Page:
Built on an all-new chassis that is nearly 29 percent stiffer than before, the Soul’s stout skeleton provides the base for a vehicle that places a premium on driving dynamics. Engineers put their efforts in strengthening the body at key connection points along the cowl, upper and lower B-pillars, cross members, and at the C-pillars. An impressive 66 percent of the chassis utilizes either Ultra High Strength Steel (35 percent) or High Strength Steel (31 percent). The A-pillar is 0.8-inches narrower, allowing for improved outward visibility, but through the use of Ultra High Strength Steel, it’s lighter and stronger than that of the outgoing model. The application of structural adhesive around the door openings and along the roof also helps improve torsional rigidity.
Significant attention has been focused on improving the all-new Soul’s ride and handling through heavily revised front and rear suspension setups. The front subframe utilizes four bushings (none are used on the current Soul) to reduce ride harshness and impact booms over rough pavement. The stabilizer bar has moved rearward on the McPherson strut front suspension, while the steering box has moved forward, lending better balance and subsequently improved handling.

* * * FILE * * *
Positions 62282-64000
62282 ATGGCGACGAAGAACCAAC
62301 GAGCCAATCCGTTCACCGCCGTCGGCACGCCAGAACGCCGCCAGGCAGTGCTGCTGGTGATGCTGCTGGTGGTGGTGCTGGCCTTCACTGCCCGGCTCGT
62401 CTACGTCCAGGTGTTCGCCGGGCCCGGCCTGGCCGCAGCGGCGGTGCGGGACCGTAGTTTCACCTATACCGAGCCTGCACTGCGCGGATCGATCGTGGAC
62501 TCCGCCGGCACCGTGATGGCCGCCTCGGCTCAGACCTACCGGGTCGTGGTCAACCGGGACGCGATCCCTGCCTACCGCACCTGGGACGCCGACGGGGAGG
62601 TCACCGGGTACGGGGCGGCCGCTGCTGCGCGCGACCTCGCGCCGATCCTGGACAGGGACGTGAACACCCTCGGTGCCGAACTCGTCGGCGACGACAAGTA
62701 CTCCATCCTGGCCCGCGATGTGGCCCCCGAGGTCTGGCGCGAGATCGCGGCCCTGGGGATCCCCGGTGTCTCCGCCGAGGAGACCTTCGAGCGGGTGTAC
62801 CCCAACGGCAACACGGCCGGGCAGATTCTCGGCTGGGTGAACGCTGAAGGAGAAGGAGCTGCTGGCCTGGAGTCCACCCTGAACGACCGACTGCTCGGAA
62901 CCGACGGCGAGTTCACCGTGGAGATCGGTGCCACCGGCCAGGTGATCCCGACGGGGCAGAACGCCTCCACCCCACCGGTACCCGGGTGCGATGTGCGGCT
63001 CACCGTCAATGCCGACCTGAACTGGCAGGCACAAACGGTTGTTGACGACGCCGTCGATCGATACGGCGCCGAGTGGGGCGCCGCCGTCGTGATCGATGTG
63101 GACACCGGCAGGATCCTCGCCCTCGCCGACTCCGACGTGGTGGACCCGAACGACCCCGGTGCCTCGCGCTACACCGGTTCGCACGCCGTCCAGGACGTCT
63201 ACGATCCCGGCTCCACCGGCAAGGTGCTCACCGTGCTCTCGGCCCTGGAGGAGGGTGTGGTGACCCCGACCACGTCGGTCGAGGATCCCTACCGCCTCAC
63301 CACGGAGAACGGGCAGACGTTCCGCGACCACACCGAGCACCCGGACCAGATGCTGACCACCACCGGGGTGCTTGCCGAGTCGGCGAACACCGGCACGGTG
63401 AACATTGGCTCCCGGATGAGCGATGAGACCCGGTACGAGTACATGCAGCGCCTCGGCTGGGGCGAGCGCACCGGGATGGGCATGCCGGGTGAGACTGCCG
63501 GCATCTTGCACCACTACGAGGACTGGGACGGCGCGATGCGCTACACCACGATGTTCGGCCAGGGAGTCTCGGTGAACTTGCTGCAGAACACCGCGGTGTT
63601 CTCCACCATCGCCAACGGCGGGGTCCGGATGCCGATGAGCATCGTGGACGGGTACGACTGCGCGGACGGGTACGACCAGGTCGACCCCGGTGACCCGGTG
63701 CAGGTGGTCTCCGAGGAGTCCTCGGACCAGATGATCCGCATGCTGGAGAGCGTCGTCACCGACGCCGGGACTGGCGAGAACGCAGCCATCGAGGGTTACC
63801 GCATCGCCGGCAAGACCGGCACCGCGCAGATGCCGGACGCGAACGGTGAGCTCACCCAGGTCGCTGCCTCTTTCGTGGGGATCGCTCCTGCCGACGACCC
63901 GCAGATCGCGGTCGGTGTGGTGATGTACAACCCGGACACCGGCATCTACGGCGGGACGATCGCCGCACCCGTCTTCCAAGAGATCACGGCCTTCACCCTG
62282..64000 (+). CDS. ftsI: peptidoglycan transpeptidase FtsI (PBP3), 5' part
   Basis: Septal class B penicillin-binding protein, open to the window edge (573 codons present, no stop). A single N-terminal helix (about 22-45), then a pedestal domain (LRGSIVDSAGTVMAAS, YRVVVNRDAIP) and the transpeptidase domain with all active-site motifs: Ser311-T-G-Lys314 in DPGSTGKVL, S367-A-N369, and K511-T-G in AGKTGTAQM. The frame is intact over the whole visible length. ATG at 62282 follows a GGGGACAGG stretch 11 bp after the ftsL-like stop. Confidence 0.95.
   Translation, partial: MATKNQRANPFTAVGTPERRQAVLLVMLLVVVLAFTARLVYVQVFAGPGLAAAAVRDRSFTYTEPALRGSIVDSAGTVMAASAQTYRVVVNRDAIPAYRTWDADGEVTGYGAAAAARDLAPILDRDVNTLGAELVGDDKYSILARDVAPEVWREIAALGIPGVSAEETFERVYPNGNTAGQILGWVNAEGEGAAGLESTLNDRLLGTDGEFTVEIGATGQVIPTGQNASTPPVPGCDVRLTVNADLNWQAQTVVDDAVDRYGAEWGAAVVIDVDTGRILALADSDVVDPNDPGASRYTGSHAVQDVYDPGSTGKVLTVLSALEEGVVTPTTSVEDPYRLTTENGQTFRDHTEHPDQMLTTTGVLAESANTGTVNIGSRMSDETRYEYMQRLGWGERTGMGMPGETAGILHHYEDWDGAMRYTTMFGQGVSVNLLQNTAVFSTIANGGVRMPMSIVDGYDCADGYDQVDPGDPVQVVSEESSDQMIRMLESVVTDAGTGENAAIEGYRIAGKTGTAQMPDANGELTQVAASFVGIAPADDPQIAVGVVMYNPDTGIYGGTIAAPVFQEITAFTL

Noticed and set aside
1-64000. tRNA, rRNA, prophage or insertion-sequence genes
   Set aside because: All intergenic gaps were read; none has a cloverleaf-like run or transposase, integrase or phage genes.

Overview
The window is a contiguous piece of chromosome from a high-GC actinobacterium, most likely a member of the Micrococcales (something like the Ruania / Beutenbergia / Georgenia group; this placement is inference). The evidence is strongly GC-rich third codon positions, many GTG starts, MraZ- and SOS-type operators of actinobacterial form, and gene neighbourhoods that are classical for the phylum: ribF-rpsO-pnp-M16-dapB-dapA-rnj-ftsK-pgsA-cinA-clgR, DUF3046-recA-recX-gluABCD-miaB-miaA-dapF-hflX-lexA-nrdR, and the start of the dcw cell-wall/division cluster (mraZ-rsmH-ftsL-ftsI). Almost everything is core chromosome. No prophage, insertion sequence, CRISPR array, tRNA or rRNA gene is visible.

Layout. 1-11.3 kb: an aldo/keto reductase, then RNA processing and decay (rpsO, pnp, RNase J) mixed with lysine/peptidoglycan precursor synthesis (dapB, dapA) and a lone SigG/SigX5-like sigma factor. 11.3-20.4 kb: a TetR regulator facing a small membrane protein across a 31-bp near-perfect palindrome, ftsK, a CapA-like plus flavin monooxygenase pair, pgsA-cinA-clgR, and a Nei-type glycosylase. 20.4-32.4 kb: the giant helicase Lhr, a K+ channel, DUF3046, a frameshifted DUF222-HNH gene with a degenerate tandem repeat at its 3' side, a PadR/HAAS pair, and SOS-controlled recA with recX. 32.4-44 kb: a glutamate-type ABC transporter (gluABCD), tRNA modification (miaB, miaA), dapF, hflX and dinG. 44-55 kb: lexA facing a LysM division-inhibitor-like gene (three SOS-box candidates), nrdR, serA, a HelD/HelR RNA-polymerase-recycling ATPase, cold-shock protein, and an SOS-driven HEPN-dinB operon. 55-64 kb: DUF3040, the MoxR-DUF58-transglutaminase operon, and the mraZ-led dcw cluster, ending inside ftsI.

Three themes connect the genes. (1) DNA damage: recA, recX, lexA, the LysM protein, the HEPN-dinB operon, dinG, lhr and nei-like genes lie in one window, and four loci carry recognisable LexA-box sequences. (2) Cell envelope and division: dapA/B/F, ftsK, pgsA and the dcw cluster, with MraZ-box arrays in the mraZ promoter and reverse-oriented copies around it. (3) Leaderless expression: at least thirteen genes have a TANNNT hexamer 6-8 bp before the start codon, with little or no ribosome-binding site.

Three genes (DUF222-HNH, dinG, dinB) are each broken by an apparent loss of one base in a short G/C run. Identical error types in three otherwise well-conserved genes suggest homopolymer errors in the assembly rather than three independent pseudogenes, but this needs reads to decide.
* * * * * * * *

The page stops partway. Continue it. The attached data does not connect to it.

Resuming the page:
Relocating the steering box has also resulted in a better on-center feel. The new one-piece steering gear housing is stronger than the two-piece unit used on the current Soul, improving steering response and reducing impacts felt through the wheel. Optional is a new Flex Steer™ system, which allows the driver to select from three distinct steering settings: Comfort, Normal and Sport.
The shock absorbers on the torsion bar rear suspension have been turned vertically – they were positioned at an angle on the current Soul – and lengthened. This arrangement allows for more suspension travel, improving ride comfort.